1996 Detroit Lions season
OwnerWilliam Clay Ford Sr.
General managerChuck Schmidt
Head coachWayne Fontes
Home fieldPontiac Silverdome
Results
Record5–11
Division place5th NFC Central
Playoff finishDid not qualify
Pro BowlersWR Herman Moore
RB Barry Sanders
AP All-ProsWR Herman Moore (1st team)
RB Barry Sanders (2nd team)
Uniform

The 1996 Detroit Lions season was their 67th in the National Football League (NFL). The team declined severely from their previous season’s output of 10–6. Following a 4–2 start, the Lions would proceed to lose nine of their final ten games to finish 5–11, missing the playoffs for the first time in four seasons.[1]

Following the season, longtime head coach Wayne Fontes was fired and Bobby Ross was hired to be the team's head coach the following season.

Offseason

NFL Draft

Main article: 1996 NFL Draft

1996 Detroit Lions draft
Round Pick Player Position College Notes
1 17 Reggie Brown  LB Texas A&M from Seattle
1 23 Jeff Hartings *  G Penn State
3 76 Ryan Stewart  S Georgia Tech from New England
4 129 Brad Ford  CB Alabama compensatory pick
5 158 Kerwin Waldroup  DT Central State
      Made roster    *   Made at least one Pro Bowl during career

Notes

Personnel

Staff

1996 Detroit Lions staff

Front office

Head coaches

Offensive coaches

Defensive coaches
  • Defensive coordinator – Jim Eddy
  • Linebackers – Howard Tippett
  • Defensive backs – John Fontes
  • Defensive assistant/lbs and dbs – Don Clemons

Special teams coaches

Strength and conditioning

  • Strength and conditioning/special teams assistant – Bert Hill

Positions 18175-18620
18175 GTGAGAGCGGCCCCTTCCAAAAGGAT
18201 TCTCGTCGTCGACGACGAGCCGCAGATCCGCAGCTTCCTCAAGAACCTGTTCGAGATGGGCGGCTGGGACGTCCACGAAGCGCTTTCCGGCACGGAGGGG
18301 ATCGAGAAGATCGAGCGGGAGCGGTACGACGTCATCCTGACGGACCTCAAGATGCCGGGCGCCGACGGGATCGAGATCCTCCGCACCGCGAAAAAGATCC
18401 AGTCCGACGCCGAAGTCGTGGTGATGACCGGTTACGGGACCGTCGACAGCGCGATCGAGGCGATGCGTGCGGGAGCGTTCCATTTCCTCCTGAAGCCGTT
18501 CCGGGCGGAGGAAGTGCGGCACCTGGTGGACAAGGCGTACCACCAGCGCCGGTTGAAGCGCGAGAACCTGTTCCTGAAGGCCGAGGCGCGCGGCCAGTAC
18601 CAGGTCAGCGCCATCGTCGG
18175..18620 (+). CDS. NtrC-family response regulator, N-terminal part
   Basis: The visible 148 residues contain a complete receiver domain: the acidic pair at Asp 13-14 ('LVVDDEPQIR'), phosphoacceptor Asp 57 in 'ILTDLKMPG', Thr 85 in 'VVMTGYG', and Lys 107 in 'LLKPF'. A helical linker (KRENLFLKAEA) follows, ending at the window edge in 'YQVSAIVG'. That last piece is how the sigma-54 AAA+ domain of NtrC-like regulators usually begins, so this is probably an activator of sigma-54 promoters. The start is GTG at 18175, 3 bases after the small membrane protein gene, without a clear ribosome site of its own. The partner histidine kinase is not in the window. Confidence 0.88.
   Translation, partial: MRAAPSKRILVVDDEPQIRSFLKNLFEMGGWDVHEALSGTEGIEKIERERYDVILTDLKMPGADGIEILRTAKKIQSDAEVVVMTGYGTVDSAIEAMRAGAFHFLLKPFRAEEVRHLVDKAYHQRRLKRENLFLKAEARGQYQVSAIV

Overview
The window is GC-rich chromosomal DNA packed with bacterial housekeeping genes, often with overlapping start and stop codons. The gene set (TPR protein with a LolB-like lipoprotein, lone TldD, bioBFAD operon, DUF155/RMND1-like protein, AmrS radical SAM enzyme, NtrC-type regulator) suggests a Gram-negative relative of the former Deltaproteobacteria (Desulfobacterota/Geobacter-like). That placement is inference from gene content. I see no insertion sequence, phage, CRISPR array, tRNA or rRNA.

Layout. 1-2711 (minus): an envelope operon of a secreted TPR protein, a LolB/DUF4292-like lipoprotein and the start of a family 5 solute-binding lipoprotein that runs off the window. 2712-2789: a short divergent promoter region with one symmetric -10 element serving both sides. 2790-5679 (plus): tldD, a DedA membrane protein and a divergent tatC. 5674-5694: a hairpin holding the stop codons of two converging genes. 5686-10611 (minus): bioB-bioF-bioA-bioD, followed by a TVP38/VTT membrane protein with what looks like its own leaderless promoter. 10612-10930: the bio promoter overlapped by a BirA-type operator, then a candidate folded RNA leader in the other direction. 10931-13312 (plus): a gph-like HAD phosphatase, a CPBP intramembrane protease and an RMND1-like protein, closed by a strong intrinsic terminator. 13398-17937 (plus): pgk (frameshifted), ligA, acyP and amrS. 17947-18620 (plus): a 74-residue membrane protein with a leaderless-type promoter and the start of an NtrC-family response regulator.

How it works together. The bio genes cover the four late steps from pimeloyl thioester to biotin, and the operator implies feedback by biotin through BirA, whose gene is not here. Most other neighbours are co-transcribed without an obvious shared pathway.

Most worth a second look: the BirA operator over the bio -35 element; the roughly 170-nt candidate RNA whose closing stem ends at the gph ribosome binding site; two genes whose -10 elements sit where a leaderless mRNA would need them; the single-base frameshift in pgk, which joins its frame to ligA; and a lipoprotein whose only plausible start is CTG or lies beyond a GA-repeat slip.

Roster

1996 Detroit Lions final roster
Quarterbacks

Running backs

Wide receivers

Tight ends

Offensive linemen

Defensive linemen

Linebackers

Defensive backs

Special teams

Reserve lists


Practice squad

53 active, 3 inactive, 2 practice squad
Rookies in italics

Regular season

Schedule

1996 was the first time since 1984 that the Lions played the San Diego Chargers,[2] and the first time they had met the Philadelphia Eagles in the regular season since 1986.[3] The reason for this is that before the admission of the Texans in 2002, NFL scheduling formulas for games outside a team’s division were much more influenced by table position during the previous season.[4]

Week Date Opponent Result Record Attendance
1 September 1 at Minnesota Vikings L 17–13 0–1 52,972
2 September 8 Tampa Bay Buccaneers W 21–6 1–1 54,229
3 September 15 at Philadelphia Eagles L 24–17 1–2 66,007
4 September 22 Chicago Bears W 35–16 2–2 70,022
5 September 29 at Tampa Bay Buccaneers W 27–0 3–2 34,961
6 October 6 Atlanta Falcons W 28–24 4–2 58,666
7 October 13 at Oakland Raiders L 37–21 4–3 50,037
8 Bye
9 October 27 New York Giants L 35–7 4–4 63,501
10 November 3 at Green Bay Packers L 28–18 4–5 60,695
11 November 11 at San Diego Chargers L 27–21 4–6 60,425
12 November 17 Seattle Seahawks W 17–16 5–6 51,194
13 November 24 at Chicago Bears L 31–14 5–7 55,864
14 November 28 Kansas City Chiefs L 28–24 5–8 75,079
15 December 8 Minnesota Vikings L 24–22 5–9 46,043
16 December 15 Green Bay Packers L 31–3 5–10 73,214
17 December 23 at San Francisco 49ers L 24–14 5–11 61,921
Note: Intra-division opponents are in bold text.

Standings

NFC Central
W L T PCT PF PA STK
(1) Green Bay Packers 13 3 0 .813 456 210 W5
(6) Minnesota Vikings 9 7 0 .563 298 315 L1
Chicago Bears 7 9 0 .438 283 305 L1
Tampa Bay Buccaneers 6 10 0 .375 221 293 W1
Detroit Lions 5 11 0 .313 302 368 L5

References